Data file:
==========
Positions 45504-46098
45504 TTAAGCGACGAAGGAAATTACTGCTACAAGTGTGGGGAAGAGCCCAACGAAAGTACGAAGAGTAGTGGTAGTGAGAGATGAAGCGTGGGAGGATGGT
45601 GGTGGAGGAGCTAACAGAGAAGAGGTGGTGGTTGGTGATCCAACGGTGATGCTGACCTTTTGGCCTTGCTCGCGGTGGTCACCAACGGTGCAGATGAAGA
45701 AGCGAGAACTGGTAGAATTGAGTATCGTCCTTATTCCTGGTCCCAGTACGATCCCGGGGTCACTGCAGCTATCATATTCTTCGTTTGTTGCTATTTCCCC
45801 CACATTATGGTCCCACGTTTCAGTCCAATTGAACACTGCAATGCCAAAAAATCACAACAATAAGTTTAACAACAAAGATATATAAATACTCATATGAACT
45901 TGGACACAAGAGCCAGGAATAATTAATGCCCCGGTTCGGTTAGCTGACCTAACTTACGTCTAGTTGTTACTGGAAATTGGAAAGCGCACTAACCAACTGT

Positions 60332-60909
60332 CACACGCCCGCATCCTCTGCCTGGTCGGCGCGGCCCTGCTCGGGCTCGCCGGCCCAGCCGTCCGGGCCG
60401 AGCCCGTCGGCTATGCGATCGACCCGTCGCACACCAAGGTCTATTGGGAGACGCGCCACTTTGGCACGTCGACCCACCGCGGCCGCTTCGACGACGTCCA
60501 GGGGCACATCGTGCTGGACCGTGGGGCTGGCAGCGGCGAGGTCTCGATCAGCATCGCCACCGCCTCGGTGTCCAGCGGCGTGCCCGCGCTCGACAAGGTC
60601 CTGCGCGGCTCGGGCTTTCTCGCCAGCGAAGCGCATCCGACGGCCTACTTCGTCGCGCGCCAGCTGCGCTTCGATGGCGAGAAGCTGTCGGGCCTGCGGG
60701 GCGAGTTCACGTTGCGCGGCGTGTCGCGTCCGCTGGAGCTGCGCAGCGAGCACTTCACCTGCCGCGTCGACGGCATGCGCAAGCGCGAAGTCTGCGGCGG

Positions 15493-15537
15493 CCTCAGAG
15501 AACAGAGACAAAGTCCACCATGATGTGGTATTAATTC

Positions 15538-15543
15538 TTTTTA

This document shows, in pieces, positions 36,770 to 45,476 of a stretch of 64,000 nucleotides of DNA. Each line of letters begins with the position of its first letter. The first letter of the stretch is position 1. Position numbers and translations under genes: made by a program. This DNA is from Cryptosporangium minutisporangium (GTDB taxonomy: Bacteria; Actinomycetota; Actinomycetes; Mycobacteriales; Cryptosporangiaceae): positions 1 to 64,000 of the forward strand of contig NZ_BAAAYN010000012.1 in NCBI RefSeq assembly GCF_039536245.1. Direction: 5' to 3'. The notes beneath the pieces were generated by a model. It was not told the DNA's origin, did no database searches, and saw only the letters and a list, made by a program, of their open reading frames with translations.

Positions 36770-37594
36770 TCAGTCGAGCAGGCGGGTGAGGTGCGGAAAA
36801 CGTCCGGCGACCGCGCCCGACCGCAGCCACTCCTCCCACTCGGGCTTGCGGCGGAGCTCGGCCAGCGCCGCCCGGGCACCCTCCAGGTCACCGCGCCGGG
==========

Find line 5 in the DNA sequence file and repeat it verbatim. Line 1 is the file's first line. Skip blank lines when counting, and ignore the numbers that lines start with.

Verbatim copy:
45801 CACATTATGGTCCCACGTTTCAGTCCAATTGAACACTGCAATGCCAAAAAATCACAACAATAAGTTTAACAACAAAGATATATAAATACTCATATGAACT